Yeager: You see more of your role as visiting every -- 99 counties as opposed to spending as much time in the office doing legal issues, or how does that -- where is that balance?
Findley: The way I see it, the people of Iowa, the taxpayers are my clients. And so I know that as a lawyer, in order to do a good job, you have to know the concerns of your clients, and the concerns of every county are different. That’s why I need to go and listen to people. I’ll still be in the office.
Yeager: I need to listen to these two people as well. Mr. Northey, tell the people who are in the city of Mason City and Iowa City and Waterloo, why should they care about agriculture?
Northey: They absolutely should not only in the large towns but certainly in our small towns. ag is a huge part of Iowa’s economy, about 25 percent of the state’s economy is wrapped up in agriculture. So it's not just the folks from the small towns, it's cedar rapids. Cedar Rapids is the number one corn processing city in the world. It processes 1.2 million bushels of corn a day. That’s 1,200 semis every day running in and out of Cedar Rapids just to deliver the corn that's there, let alone taking the products out. So we have a huge number of jobs in this state, certainly managing the natural resources as well and protecting our soil and our water that's out there across the state, as well as the opportunity that we have to be able to export products. We export 7.5 billion worth of ag products a year.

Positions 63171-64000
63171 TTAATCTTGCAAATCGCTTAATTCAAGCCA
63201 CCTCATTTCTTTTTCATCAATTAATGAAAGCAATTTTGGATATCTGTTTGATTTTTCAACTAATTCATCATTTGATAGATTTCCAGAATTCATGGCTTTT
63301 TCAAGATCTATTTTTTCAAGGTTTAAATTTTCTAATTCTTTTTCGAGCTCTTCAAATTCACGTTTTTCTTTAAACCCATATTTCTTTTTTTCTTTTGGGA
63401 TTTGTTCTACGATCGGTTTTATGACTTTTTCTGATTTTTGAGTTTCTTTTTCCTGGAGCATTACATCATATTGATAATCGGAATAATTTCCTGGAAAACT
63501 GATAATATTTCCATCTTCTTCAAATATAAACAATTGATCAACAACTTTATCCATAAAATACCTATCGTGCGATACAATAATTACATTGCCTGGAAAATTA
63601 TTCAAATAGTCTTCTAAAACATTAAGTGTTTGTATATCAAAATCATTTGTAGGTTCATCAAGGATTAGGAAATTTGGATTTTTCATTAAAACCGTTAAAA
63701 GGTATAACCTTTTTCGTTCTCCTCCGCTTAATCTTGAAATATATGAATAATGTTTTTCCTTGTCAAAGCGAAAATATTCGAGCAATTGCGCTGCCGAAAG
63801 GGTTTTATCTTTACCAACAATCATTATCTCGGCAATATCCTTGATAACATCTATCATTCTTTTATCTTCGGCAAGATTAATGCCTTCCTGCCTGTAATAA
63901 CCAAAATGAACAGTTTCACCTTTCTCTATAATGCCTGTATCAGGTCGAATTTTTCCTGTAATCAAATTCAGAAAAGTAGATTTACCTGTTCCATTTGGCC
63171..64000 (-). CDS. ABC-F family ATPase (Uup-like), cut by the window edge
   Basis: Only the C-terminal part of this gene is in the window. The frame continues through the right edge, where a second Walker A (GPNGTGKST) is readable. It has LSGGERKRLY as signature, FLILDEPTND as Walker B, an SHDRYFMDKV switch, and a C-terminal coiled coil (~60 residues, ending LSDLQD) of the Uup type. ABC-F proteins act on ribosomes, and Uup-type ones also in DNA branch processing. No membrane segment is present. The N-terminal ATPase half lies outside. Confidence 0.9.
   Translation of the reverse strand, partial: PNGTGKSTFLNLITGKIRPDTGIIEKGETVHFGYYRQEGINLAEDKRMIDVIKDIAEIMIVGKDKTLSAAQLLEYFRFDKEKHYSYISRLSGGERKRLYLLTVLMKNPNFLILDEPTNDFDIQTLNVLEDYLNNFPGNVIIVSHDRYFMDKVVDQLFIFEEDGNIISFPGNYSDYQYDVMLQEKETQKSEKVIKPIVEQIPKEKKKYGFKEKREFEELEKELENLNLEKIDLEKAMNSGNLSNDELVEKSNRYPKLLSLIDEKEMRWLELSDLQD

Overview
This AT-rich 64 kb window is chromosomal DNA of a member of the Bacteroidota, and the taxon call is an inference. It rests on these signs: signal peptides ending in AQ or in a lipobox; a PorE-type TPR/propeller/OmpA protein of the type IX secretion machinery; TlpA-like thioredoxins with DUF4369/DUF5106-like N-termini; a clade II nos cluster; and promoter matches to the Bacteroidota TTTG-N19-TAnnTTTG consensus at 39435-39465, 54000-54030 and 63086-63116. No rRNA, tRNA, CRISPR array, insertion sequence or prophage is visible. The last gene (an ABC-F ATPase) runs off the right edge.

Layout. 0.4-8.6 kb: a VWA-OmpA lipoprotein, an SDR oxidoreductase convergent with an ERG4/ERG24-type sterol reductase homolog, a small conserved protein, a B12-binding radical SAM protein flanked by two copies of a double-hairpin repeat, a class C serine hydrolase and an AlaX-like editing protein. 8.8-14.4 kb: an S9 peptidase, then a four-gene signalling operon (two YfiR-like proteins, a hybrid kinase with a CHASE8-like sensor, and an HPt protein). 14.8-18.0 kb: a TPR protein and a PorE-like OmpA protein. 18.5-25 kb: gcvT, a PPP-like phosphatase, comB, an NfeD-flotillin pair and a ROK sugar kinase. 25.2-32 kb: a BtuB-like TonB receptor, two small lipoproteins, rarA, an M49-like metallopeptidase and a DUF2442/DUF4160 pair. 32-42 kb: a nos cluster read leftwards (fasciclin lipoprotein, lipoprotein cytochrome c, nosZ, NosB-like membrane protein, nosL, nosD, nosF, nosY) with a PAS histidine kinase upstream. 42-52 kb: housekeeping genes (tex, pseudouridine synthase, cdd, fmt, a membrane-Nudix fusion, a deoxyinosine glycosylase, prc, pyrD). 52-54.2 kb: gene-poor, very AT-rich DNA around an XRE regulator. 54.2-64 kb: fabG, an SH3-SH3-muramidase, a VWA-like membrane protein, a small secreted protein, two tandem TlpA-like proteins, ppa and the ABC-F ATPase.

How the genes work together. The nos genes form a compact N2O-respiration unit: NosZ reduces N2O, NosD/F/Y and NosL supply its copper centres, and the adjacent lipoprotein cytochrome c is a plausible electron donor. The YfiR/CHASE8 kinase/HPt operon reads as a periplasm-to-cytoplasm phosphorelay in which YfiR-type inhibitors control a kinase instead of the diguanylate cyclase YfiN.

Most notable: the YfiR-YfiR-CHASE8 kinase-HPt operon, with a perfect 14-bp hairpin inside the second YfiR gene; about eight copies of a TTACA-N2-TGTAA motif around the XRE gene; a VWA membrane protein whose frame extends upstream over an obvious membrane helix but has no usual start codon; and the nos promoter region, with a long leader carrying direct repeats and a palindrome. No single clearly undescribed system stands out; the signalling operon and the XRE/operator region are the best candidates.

Yeager: All right. Mr. Thicke, tell the folks of Sioux city and Decorah and Dubuque why they should care about the office of ag.
Thicke: Well, if they eat food and they drink water, they should have an interest in agriculture. if they're concerned about the water quality of the lakes and rivers that they have recreation in, it's important. we have 430 or more impaired waters here in Iowa, and agriculture is a contributor to that. we have to recognize that and take responsibility for that. there are solutions out there, but it's going to take a systemic change. it's not going to help to around the margins ad more -- and a little more of this and that. we need to have systemic change. we need perennial crops in the landscape. if we can transition our biofuels to perennial crops, we'll make tremendous progress. a third of our corn crop today goes to biofuels. we could make tremendous progress in helping make the landscape more resilient to heavy rainfall and flooding and leaching of nitrates that causes dead the zone down in the gulf of Mexico. so agriculture is very important to all of us, whether we are farmers or whether we just eat food.